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SPIE Leaders Share PCAST Concern For STEM Education
October 12, 2010

The International Society for Optical Engineering (SPIE) leaders have expressed support for recommendations made by the President’s Council of Advisors on Science and Technology (PCAST) for meeting the urgent need to improve science, technology, engineering, and math (STEM) education in the U.S.

The PCAST report, Prepare and Inspire: K-12 Science, Technology, Engineering, and Math Education for America’s Future, reiterates concerns raised in another new report from the National Academies, Rising Above the Gathering Storm, Revisited: Rapidly Approaching Category 5.

The reports, both released recently, find that America has fallen behind in STEM education and needs a sustained investment in education and basic research to keep from slipping further.

The Center on Education and the Workforce (CEW) at Georgetown University reported in June that there will be eight million jobs available in STEM-related fields by 2018. However, CEW said that American youth will not be prepared to fill those jobs: American 15-year-olds rank 21st in science and 25th in math internationally.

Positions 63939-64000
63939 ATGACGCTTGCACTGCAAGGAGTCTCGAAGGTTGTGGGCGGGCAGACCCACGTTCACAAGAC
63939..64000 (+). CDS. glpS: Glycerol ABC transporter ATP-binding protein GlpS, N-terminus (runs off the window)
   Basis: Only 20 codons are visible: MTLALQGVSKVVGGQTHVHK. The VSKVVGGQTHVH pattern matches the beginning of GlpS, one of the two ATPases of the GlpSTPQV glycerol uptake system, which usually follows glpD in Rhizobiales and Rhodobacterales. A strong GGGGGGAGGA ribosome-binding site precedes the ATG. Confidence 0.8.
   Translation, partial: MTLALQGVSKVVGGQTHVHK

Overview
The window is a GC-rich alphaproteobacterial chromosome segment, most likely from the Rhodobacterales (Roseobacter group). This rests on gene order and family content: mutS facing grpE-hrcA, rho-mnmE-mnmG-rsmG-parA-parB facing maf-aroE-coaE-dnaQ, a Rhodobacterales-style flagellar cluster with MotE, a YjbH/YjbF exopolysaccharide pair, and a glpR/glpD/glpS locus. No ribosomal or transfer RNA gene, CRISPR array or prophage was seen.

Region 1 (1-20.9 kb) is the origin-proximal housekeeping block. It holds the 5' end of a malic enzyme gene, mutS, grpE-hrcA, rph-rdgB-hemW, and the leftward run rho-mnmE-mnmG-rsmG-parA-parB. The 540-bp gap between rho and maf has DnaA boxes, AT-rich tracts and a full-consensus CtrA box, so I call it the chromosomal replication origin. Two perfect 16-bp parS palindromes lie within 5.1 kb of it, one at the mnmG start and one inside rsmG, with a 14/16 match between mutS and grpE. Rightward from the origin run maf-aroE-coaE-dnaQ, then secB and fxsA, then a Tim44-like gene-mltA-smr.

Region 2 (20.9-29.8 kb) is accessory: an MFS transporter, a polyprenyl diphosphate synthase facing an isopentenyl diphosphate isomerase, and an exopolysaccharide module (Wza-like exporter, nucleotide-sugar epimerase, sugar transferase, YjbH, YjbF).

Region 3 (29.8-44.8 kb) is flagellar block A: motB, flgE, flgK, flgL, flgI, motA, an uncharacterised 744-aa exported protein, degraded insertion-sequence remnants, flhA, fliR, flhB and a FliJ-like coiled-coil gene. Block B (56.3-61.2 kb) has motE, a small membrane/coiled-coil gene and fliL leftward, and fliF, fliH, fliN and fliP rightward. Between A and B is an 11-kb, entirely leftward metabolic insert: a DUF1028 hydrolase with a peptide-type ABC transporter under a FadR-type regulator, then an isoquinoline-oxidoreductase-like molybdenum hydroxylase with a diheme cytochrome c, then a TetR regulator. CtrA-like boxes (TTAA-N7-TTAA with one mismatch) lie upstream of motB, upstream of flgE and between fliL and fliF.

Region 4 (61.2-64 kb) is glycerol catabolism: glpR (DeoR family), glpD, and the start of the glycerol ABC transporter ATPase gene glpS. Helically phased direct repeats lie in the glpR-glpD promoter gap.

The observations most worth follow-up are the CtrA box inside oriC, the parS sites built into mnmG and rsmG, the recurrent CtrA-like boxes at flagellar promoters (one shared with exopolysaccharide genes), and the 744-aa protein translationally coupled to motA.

“These thoughtful and thorough reports, prepared by some of the best minds in the country, provide a troubling analysis of a major and immediate crisis,” said M.J. Soileau, chair of the SPIE Engineering, Science, and Technology Policy Committee. “It is imperative that Congress acts on these recommendations and not let them simply gather dust on a shelf somewhere. The consequences of doing nothing are simply too grave to ignore.”

SPIE contributes $90,000 yearly to educational outreach projects, and offers grants, scholarships, and other awards. The Society’s contribution to education and outreach programs exceeded $2 million in 2009.

SPIE has a lead role in establishing criteria for college and university degree-granting programs as a member of ABET, (Accreditation Board for Engineering and Technology) for college and university programs in the U.S.

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